The remains of World War II naval battle sites can be found under water, but most have not yet been subject to archaeological investigation. A new International Journal of Nautical Archaeology study provides precise geographic information for the preservation, long-term research, and future use of a historically important World War II battle site on the seafloor off the coast of Okinawa, Japan.
The study focuses on the USS Emmons, a 106m US Navy Gleaves-class destroyer minesweeper that sank in 40m of water off Okinawa Island after kamikaze attack in 1945. A record of the site was made using an innovative method incorporating precise control points obtained from high-resolution multibeam echosounding bathymetry to generate 3-D models using structure-from-motion photogrammetry. The 3-D models produced can be used for sharing information about this underwater cultural heritage and for future monitoring of the archaeological remains.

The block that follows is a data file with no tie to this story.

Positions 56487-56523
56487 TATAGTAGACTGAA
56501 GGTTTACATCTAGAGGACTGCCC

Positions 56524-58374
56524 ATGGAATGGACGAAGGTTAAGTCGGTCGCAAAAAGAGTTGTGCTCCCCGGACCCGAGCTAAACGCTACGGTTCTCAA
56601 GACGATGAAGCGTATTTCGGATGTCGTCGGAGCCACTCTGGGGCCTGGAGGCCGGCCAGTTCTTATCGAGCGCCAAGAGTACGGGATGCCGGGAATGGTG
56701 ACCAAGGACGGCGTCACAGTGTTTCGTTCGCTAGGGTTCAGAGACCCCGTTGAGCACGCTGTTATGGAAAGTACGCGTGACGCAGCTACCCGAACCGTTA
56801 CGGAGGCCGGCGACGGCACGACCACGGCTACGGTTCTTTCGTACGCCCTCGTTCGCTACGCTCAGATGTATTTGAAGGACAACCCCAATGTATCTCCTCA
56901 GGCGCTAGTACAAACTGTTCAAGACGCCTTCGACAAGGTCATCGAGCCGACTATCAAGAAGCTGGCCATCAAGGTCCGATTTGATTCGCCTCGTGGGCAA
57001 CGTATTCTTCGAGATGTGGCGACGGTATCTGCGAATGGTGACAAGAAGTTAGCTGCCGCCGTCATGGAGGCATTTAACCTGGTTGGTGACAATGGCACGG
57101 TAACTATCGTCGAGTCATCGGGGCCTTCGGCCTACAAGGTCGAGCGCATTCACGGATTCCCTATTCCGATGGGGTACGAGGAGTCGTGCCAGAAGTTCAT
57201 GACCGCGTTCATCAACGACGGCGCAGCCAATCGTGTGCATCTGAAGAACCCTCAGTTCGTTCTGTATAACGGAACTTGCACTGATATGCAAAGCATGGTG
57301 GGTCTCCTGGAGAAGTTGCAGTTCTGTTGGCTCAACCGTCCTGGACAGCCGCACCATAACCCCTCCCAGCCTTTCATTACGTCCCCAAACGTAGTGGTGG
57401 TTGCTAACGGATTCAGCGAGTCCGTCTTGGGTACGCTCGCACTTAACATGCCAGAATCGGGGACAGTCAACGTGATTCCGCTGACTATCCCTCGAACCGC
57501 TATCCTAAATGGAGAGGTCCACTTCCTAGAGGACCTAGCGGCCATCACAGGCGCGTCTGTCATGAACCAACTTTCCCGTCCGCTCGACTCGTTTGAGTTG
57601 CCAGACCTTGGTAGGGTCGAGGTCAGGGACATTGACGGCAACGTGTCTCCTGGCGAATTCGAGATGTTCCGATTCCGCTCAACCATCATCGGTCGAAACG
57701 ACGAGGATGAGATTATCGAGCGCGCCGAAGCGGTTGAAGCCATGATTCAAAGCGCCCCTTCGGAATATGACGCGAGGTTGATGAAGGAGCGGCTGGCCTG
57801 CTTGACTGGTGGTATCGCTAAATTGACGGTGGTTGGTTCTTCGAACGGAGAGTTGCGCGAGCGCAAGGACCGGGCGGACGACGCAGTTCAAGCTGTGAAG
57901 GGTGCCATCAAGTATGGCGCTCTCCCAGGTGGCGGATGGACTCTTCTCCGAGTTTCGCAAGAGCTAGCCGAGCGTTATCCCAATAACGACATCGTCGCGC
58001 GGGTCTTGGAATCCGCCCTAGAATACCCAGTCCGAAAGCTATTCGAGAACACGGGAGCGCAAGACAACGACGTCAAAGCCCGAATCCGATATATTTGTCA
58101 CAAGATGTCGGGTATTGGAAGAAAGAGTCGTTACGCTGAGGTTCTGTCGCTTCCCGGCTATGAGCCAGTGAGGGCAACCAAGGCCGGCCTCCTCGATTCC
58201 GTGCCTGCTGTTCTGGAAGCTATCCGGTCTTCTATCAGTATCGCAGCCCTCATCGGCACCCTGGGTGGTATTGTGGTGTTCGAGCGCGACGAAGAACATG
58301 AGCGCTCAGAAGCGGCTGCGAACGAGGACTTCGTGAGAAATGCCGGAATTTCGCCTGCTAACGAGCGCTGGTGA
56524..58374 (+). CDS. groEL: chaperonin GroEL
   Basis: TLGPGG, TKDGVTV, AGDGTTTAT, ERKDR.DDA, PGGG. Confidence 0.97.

"This article is not only presenting an innovative methodology for precise 3-D mapping of the seafloor. We hope it also serves as a bridge to peace for both Japan and the U.S. and provides materials for future education," said lead author Prof. Hironobu Kan, of Kyushu University, in Japan.
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Hironobu Kan et al, Assessment and Significance of a World War II battle site: recording the USS Emmons using a High-Resolution DEM combining Multibeam Bathymetry and SfM Photogrammetry, International Journal of Nautical Archaeology (2018). DOI: 10.1111/1095-9270.12301